A fundamental challenge in deploying vision-based object detection on a robotic platform is achieving sufficient perceptual performance for safe and effective operation. While general purpose object detectors have steadily improved in performance, we are still some way from being able to rely solely on purely vision-based robotic perception systems. This thesis seeks to resolve this problem by exploiting a characteristic of computer vision unique to robotic applications, with a particular focus on pedestrian detection for autonomous driving. Robots - even mobile ones - typically have some inherent structure to the visual data they process. Firstly, they operate in the same environment (for example, regular commuting or errands with autonomous cars), and secondly, they are able to localise within that environment. Place matters in robotics, as we can exploit this additional context to boost perceptual performance by constructing object detector models fitted to a mobile robot's place of operation. We demonstrate that, in an ideal scenario with ground truth labels, we can significantly improve the detection performance of lightweight object detectors by exploiting place. Our results suggest that a key factor limiting detection performance is the model capacity, suggesting that this approach could equally be applied to higher capacity models as the computational budget dictates. This local expert detector is developed into a deployable, self-supervised system, using offline image segmentation and spatial heuristics to construct the detector models and a visual localisation system to retrieve them at run time. This approach boosts the perceptual performance of our lightweight object detector models. Finally, this ensemble approach to local expert object detection is extended further with a neural network trained to generate detector models conditioned on the input image, an approach we refer to as a Dynamic Detection Filter Network. The network learns a representation of the operating environment, generating model parameters based on the input image. This offers a general approach to constructing place specific object detectors independently of localisation, with the potential to operate on larger scales with many different environments.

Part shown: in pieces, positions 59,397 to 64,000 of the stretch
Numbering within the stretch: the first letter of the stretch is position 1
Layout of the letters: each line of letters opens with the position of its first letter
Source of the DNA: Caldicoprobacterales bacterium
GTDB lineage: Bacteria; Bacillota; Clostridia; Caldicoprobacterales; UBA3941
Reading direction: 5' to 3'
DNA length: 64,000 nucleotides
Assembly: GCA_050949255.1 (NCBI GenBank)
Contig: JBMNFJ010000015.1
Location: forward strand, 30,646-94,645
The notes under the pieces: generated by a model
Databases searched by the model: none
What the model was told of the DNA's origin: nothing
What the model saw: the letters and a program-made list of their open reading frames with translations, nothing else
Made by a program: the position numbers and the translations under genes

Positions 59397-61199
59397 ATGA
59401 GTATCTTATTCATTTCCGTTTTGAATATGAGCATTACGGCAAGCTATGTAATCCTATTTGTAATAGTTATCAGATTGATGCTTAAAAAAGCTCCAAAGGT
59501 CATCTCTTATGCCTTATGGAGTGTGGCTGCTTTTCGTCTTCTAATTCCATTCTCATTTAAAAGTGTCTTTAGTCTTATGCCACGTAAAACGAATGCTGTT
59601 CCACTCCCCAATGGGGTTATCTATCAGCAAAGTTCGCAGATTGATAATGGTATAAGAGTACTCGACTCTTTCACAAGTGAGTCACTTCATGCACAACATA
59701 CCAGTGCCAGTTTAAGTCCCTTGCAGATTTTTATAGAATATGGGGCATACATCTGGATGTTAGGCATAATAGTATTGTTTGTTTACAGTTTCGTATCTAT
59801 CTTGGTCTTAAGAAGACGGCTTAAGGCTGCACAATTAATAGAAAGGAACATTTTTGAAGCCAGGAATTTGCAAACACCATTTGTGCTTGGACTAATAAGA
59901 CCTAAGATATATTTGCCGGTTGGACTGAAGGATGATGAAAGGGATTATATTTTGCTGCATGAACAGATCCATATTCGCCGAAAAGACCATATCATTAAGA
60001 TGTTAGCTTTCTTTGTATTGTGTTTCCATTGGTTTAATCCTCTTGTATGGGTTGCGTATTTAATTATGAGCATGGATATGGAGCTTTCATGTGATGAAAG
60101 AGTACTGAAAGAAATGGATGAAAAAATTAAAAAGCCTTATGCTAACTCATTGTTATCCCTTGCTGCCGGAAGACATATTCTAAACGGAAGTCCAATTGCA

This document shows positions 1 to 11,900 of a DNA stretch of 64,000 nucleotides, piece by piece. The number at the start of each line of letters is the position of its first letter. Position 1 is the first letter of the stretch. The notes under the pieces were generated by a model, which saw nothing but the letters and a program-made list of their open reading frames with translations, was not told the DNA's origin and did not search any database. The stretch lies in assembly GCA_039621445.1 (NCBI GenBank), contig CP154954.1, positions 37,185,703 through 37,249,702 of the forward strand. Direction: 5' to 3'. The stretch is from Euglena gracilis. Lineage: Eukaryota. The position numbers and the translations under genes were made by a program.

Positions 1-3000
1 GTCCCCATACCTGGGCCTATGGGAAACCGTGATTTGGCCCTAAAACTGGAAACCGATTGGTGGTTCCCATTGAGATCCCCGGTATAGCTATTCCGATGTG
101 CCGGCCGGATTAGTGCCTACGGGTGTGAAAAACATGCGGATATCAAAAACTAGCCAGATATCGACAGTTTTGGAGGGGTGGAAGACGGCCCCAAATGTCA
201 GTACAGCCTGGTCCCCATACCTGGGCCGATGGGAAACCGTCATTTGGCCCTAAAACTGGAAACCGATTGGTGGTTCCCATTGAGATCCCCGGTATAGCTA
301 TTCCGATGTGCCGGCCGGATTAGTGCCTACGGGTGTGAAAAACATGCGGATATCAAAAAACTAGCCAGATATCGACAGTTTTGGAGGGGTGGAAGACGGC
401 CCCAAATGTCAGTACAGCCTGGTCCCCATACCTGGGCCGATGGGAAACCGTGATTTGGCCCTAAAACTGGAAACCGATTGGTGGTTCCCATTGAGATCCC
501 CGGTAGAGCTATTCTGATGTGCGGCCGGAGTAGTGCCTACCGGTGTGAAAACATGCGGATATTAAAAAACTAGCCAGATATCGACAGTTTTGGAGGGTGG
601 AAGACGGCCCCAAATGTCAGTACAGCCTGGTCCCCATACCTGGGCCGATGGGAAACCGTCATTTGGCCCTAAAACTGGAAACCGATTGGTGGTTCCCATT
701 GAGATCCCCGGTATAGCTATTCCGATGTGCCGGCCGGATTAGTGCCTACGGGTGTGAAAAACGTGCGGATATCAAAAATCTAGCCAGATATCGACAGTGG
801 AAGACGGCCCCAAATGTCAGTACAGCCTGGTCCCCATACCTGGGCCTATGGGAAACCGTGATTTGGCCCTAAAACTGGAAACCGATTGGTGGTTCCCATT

|Newman, Paul ; Posner, Ingmar
|University of Oxford
|Electronic Thesis or Dissertation
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